This book—containing contributions from scholars who are well-known for their research on gangs, and selected as experts on the assigned topics—examines youth gangs from a developmental/life-course perspective, exploring a myriad of issues related to gang membership, its causes, its consequences, and various intervention efforts to both prevent gang membership and reduce the problematic impact of gangs.
Beginning with research exploring the intergenerational continuity in gang membership and examining the causal processes leading to gang membership, the structure of the book reflects the developmental sequence of gang membership. The consequences of gang membership for youth are examined, as are intervention strategies. The book also presents the first conceptual framework on female gang involvement, taking into account the differences in the paths and roles that women and girls may take into the gang. The book concludes by exploring how gang membership affects job possibilities for young adults.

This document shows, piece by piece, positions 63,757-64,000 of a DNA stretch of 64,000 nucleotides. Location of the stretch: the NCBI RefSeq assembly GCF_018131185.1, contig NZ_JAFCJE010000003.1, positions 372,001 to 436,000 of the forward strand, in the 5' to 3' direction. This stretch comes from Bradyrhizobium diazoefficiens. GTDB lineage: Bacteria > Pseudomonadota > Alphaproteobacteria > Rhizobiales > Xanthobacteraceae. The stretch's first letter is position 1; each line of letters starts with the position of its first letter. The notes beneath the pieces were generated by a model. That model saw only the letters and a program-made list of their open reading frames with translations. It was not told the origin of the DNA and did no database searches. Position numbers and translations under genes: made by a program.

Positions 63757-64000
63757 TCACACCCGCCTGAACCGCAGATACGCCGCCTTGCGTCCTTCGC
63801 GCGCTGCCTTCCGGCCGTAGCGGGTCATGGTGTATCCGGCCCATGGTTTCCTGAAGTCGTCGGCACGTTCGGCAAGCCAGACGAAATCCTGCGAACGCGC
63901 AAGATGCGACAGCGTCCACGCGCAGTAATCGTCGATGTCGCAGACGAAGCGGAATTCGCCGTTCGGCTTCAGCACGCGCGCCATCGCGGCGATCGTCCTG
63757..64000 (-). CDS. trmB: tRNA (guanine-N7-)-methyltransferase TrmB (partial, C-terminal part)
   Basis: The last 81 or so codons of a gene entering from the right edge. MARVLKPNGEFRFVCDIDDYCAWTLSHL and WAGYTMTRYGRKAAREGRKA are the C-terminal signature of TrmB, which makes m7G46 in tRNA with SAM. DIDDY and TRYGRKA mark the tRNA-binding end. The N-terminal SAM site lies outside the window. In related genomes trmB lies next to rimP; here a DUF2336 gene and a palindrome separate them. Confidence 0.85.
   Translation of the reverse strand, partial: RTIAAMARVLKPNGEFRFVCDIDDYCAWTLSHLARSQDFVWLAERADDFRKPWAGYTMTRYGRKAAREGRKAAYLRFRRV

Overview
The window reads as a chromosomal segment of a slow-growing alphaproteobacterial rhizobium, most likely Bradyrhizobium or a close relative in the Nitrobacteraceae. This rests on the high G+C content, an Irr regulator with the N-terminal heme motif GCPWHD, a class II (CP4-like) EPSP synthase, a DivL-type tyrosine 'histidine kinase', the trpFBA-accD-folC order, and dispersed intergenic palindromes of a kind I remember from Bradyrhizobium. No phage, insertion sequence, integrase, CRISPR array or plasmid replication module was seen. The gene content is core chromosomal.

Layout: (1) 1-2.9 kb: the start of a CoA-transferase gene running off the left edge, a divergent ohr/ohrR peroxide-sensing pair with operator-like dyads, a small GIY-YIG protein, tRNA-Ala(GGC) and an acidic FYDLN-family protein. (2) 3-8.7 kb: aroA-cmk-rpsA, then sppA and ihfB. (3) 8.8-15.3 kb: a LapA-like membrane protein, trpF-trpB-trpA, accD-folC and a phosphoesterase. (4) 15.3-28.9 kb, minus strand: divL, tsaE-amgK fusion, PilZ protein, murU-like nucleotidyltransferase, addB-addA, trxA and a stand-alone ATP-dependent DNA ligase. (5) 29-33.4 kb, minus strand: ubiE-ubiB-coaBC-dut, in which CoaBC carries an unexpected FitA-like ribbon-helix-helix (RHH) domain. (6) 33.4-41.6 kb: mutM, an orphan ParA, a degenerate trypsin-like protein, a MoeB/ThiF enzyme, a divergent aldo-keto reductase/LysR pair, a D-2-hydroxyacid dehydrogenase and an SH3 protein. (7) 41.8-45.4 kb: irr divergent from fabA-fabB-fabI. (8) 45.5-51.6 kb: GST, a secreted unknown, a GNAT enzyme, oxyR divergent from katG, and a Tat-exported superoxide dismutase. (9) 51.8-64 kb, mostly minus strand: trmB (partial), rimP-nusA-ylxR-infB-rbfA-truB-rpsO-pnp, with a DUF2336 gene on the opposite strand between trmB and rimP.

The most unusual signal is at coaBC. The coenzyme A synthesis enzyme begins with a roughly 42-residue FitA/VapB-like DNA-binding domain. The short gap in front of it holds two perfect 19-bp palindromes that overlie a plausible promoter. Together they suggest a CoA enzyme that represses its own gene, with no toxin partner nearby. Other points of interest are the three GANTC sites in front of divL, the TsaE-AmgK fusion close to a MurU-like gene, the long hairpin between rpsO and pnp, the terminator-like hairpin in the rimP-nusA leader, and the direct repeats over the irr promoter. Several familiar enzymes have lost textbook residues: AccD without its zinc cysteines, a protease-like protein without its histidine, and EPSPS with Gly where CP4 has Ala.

This book was originally published as a special issue of the Journal of Crime and Justice.
Introduction 1. Exploring intergenerational continuity in gang membership 2. Developmental pathways of youth gang membership: a structural test of the social development model 3. Differentiating between delinquent groups and gangs: moving beyond offending consequences 4. School transitions as a turning point for gang status 5. Leveraging the pushes and pulls of gang disengagement to improve gang intervention: findings from three multi-site studies and a review of relevant gang programs 6. Toward a multiracial feminist framework for understanding females’ gang involvement 7. The practical utility of a life-course gang theory for intervention 8. The labor market and gang membership in adulthood: is the availability, quality, and nature of legal work associated with adult gang involvement?